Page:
We must be the only ones who still didn’t manage to get the Angolan visa. Others had enough time to wait for it in Abuja or sent their passports to their respective home countries. The plan is to try it in Pointe Noire and hope that the lack of applicants makes it easier for us to receive it. Some 90% of all overlanders are taking another route due to their worries about the long gone “ninjas”, contra government rebels.
It turns out that there is no need for us to ride to Pointe Noire. At the breakfast we’re about to find out that even here in Dolisie there is an Angolan Consulate! Angolan visa is very difficult to get and you just don’t turn up at the Consulate and fill up the application forms. No, you’d need to be well prepared! After several rehearsals we’re ready for the Lady Consul. My line is not to ask for the visa directly but get them rather interested in our RTW trip first. Slowly I unfold the battered world map showing the thin marker line of the past 3 years of riding around the globe. Some details follow as up how many countries we traveled through and how many miles we’ve done. My index finger is following the blue line down to Dolisie while I’m explaining our aim to reach Cape Town by road. Its kind of strikes the Consul and the Officer in charge that we’d need the Angolan visa to be able to reach our goal!!!
The Lady Consul stands back and asks “how many days would you need in Angola, are 10 OK?” Wow, this exceeds my expectations. Still, the visa would be valid from the issuing date on and we’d waste precious time crossing the DRC. This is something she understands and agrees on 15 days. I’d rather get a double entry visa, so we could skip the Route Nationale to Brazzaville and ride the brand new blacktop towards Pointe Noire and then straight to Matadi but “double entry = double price” according to the Consul.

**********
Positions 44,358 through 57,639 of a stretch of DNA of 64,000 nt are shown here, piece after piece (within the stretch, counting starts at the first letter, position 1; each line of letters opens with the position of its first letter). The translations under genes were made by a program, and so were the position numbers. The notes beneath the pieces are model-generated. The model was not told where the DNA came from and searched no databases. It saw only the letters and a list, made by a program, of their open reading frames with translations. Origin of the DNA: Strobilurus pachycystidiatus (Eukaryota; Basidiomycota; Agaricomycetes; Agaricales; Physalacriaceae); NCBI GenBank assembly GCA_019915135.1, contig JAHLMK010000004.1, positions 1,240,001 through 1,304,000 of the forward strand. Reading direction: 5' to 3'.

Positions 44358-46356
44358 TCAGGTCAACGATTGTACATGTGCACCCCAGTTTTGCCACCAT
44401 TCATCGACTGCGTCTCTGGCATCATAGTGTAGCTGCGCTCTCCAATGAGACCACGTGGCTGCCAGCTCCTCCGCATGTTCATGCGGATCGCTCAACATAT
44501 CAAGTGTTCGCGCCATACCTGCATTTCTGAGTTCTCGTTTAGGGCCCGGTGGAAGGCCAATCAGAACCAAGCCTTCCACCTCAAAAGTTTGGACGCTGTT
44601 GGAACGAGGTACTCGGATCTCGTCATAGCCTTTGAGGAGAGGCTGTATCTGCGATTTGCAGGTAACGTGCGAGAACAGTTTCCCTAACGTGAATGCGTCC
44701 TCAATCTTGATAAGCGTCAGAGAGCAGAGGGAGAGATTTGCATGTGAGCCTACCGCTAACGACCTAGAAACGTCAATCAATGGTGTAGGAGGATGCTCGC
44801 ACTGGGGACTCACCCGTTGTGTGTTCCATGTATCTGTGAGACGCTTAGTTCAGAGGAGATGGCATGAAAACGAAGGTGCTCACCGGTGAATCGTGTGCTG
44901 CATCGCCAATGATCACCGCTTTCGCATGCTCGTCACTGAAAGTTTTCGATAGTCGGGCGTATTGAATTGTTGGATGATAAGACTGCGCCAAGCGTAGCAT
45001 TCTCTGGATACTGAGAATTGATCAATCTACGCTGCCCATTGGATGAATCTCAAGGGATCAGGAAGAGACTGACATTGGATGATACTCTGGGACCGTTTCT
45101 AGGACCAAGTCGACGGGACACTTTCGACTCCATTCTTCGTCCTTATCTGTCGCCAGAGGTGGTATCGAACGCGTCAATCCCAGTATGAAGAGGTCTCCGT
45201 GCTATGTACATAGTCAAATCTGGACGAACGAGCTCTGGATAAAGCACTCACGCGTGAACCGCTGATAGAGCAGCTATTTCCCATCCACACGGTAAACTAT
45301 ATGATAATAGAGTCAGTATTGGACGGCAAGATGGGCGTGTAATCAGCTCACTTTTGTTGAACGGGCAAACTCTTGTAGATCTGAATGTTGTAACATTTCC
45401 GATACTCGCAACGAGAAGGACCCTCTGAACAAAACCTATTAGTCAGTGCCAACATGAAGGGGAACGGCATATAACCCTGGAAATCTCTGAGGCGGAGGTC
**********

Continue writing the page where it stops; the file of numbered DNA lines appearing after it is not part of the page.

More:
Let’s ride the Route Nationale then, after all it can’t be too bad!

not the best road conditions


not the best road conditions.JPG


congo002.JPG


should have checked the deep of that one

should have checked the deep of that one.JPG

motorcycle highway


motorcycle highway.JPG


me with the little "bandits"

me with the little bandits.JPG

must be the 6th time this day

must be the 6th time this day.JPG

jane after 12hrs and 80kms

jane after 12hrs and 80kms.JPG

no fear to beer

no fear to beer.JPG


the last 25km before asphalt in kinkala

the last 25km before asphalt in kinkala.JPG

loading the bike in brazzaville


loading the bike.JPG

on the boat to kinshasa

on the boat to kinshasa.JPG


Posted by Darius Skrzypiec at April 14, 2011 12:53 PM GMT